Carbon pollution particles found in placenta cells for first time

Carbon pollution particles found in placenta cells for the first time

Pollution particles including carbon and metals have been found in the placentas of new mothers.

Researchers have shown that inhaled particulate matter from air pollution can move from the lungs to distant organs, and is taken up by certain cells in the human placenta, and potentially the foetus.

As part of the study, placentas from 15 consenting healthy women were donated to the study following the birth of their children at The Royal London Hospital.

Pollution exposure was determined in 13 of the women, all of whom had exposure above the annual mean WHO limit for particulate matter.

The cells in the placentas were analysed using a range of techniques including light and electron microscopy, x-rays and magnetic analyses.

Black particles that closely resembled particulate matter from pollution were found in placental cells from all 15 women and these appeared in an average of one per cent of the cells which were analysed.

“These foreign particles may well react with and damage the components of a cell to cause inflammation or to interfere with normal cellular function and hamper normal development of the foetus.”

The majority of particles found in the placental cells were carbon-based, but researchers also found trace amounts of metals including silica, phosphorus, calcium, iron and chromium, and more rarely, titanium, cobalt, zinc and cerium.

Analysis of these nanoparticles strongly suggests that they predominantly originated from traffic-related sources. Many of these metals are associated with fossil fuel combustion arising from fuel and oil additives, and vehicle brake-wear.

The research team included Dr Zabeada Aslam from Leeds’ School of Chemical and Process Engineering.

Dr Aslam said: “This work shows that the smallest size fraction of inhaled airborne pollution particles are able to cross from the lungs into other organs and potentially even to a foetus via the placenta.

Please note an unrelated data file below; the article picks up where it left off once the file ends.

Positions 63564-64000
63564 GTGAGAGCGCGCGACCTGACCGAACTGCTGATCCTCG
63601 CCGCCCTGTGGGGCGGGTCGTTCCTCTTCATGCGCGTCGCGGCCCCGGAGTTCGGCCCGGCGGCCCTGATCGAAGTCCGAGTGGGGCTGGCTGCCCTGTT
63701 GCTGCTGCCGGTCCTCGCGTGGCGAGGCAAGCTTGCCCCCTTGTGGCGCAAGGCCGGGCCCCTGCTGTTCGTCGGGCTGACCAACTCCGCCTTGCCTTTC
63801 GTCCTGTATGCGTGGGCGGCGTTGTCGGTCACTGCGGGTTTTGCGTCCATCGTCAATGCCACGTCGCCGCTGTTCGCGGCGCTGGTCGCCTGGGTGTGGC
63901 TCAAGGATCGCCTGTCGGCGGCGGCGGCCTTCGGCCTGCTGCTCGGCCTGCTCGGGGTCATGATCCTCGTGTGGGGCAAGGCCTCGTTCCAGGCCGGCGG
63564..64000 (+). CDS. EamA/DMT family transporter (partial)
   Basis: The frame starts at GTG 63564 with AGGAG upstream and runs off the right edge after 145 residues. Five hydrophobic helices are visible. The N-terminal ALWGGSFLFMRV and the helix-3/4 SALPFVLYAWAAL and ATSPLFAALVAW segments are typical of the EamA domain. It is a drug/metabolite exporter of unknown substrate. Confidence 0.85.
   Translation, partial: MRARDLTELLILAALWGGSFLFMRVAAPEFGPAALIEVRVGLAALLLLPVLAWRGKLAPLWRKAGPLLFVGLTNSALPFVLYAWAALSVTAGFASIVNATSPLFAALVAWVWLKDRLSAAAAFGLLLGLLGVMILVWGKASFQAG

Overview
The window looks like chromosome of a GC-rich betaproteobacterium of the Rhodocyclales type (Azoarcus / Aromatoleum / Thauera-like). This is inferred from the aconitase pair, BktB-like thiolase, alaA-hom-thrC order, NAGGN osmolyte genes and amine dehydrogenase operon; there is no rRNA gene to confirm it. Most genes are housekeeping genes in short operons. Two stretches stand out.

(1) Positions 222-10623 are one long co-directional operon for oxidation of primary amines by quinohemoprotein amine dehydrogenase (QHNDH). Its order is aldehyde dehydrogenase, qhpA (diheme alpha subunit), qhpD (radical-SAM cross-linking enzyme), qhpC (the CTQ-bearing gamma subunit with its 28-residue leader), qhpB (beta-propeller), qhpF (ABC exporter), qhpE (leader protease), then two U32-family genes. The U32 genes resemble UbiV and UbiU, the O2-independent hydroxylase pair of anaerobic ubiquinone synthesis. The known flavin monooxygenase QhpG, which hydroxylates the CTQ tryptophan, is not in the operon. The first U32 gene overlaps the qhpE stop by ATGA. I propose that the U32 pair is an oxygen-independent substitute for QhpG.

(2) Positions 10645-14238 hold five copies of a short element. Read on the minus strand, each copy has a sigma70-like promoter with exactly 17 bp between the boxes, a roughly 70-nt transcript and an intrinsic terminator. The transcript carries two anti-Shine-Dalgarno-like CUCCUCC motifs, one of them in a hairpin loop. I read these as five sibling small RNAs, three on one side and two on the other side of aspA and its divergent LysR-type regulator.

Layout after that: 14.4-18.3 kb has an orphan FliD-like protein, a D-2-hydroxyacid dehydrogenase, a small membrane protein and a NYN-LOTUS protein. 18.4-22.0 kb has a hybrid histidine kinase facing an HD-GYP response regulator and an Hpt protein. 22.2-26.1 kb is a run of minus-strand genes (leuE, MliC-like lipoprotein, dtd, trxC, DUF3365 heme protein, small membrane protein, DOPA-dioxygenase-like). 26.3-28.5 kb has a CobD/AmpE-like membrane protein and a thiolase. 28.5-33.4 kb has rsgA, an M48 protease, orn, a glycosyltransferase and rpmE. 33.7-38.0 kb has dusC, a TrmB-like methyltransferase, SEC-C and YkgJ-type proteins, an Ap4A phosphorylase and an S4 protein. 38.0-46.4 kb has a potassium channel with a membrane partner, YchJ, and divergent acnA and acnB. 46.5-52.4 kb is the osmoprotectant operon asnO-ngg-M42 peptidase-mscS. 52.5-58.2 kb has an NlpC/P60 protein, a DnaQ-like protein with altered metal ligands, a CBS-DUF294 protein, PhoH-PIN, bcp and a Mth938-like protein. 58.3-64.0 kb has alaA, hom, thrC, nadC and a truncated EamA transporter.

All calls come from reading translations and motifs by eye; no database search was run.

“This is concerning because these foreign particles may well react with and damage the components of a cell to cause inflammation or to interfere with normal cellular function and hamper normal development of the foetus.”

The study, funded by Barts Charity, has been published in the journal Science of The Total Environment.

The research team has now called for further work to fully define the direct effect that pollution particles may have on the developing foetus.

Lead author Professor Jonathan Grigg from Queen Mary University of London (QMUL) said: “Our study for the first time shows that inhaled carbon particulate matter air pollution travels in the blood stream and is taken up by important cells in the placenta.

“We hope that this information will encourage policy makers to reduce road traffic emissions in this post lockdown period.”

Dr Lisa Miyashita, also from QMUL, added: “We have thought for a while that maternal inhalation could potentially result in pollution particles travelling to the placenta once inhaled.

“However, there are many defence mechanisms in the lung that prevent foreign particles from travelling elsewhere, so it was surprising to identify these particles in the placental cells from all 15 of our participants.”

Fiona Miller Smith, Chief Executive of Barts Charity said: “This is an incredibly important study and immensely relevant to mums-to-be in our local community, indeed in any urban community anywhere in the world.

“In the current climate it can be hard to see beyond COVID and so we are particularly proud to have funded this vital work and truly hope that it will lead to greater awareness of the risks of pollution to the unborn child.”

Funding to use the state-of-the-art analytical microscopy facilities in LEMAS (Leeds Electron Microscopy and Spectroscopy Centre) at the University of Leeds in order to image the small particles came through the Leeds EPSRC Nanoscience and Nanotechnology Facility (LENNF), which provides access for external users who study soft matter systems, and also the Sir Henry Royce Institute for advanced materials equipment access scheme.

The study involved researchers from the University of Leeds, University of Lancaster, Barts Health NHS Trust, University of Manchester, Central Manchester University Hospital NHS Foundation Trust, King’s College London, University of Birmingham and the University of Oxford.

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